What this means is the cover and spine are critical for initial selection, and the content needs to be engaging. If the book doesn’t fulfil these basic design needs, it will not sell.

I worked for Lonely Planet for 5 years, and Typefi is used by all the world’s largest travel publishers, so I’ve seen how travel publishers are leveraging this concept to generate more sales.

Here you see two Lonely Planet travel guide covers. The first is an old cover from 1973, and the second is a modern cover from 2024—which one is more likely to make you pick up the book?

With so many options now available on the Internet, publishers need to be creating visually appealing content now more than ever.

Textbook on a bus

A significant number of Typefi’s customers use DITA for educational publishing.

When appealing to students, visual design shouldn’t just be there for the sake of it. It’s important that your visual design adds pedological value.

An educational publisher once told me the story of a two-page spread in a textbook he’d spent weeks designing.

One day, on his bus to work, he watched a student flicking through the same textbook, making notes. With anticipation, he saw the student reach the beautiful two-page concept. He watched as the student spent a minute on it, circled two points, and moved on.

A good design or an illustration should be more than just compelling—it should be useful. Time spent creating elaborate designs is wasted if the design does not serve its intended purpose.

The purpose may be to stand out in a bookshelf or a flick through. It may be pedological or to highlight critical information. It may be to create visual interest. Often it is a mix of all of these.

It’s important to clearly understand your goals when creating designs.

Accessible design

Accessibility is the design of products, services, devices, and environments for people who experience disabilities.

The goal of accessibility is to create an inclusive society where everyone—regardless of disability or special needs—can read, hear, and interact with content. It’s an important goal, especially when you consider how many people can benefit.

About 10% of the world’s population—650 million people—live with some form of disability. An estimated 253 million people live with vision impairment: 36 million are blind and 217 million have moderate to severe vision impairment.

About 81% of those 253 million people who are blind or have moderate or severe vision impairment are aged 50 and above. So, even if you don’t have a disability right now, it’s increasingly possible you could become temporarily or permanently impaired as you age.

When creating and producing publications and documentation, the accessibility of such publications must be of paramount importance. Accessibility features should be considered as an integral part of the design and development process.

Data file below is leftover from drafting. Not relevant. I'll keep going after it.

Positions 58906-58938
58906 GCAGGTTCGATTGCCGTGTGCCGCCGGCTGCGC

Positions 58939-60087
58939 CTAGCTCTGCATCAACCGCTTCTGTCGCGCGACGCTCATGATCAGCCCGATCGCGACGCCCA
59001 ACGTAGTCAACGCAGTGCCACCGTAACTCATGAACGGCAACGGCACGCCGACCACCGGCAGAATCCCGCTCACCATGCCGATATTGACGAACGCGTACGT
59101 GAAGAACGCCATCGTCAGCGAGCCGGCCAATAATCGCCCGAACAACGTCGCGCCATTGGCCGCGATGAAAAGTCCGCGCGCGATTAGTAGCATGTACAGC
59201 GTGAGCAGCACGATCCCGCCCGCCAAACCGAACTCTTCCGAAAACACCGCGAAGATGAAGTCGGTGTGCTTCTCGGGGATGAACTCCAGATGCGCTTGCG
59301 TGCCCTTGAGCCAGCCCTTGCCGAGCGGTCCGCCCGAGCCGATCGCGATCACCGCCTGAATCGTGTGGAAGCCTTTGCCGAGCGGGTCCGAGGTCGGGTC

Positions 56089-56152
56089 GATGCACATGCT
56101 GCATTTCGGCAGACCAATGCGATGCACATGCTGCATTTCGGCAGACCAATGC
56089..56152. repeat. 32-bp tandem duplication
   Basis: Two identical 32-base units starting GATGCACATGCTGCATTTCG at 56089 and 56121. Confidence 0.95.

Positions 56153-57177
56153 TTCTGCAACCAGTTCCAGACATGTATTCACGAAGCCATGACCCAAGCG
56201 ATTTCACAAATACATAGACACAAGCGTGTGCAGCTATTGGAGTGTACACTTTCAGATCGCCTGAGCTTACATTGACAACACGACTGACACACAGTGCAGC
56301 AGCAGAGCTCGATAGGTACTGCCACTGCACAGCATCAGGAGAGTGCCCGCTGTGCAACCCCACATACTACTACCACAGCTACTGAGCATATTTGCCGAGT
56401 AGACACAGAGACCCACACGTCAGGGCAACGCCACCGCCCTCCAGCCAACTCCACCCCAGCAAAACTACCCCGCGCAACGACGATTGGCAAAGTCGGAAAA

What is good design?

Form is part of function. Good design is often seen as secondary to content, but it shapes the entire customer experience and can be the difference between success and costly mistakes.

Most people, even though they’re not trained in music, can pick up badly played music. Similarly, most customers will not pick up on a bad user interface or bad design, but they will recognise the product as hard to use or hard to understand.

Good design:

  • Conveys critical information quickly and clearly.
  • Draws the reader’s focus to important content, without having to read the whole page.
  • Is compelling. Whether it be a textbook, user manual, or travel guide, any type of publication should be able to engage you.
  • Matches the customer documentation to the product.
  • Is accessible.
  • Provides a seamless experience: it must be on brand.

Using DITA or any other XML schema does not mean you have to compromise on visual design. Many consumer products use DITA alongside a manual workflow of copying and pasting, importing and designing. But there is a simpler way.

Tools like Adobe InDesign are very compatible with XML and DITA. At Typefi, most of our customers use XML, and a large number use DITA.

We have decades of experience in everything from consumer-based travel publishing to technical publishing and textbook publishing—we can help you improve the design of your product documentation and reach that point where DITA meets design.

Chandi Perera

Chandi Perera

Chief Executive Officer

Chandi joined Typefi in 2006 and has over two decades of publishing and media technology experience. He has acted as a technology consultant to corporations and government agencies around the world and is a frequent conference speaker in the areas of content management, publishing, media, XML, structured content and digital rights management.

Chandi is a board member of several industry bodies and has degrees in Engineering and Computer Science.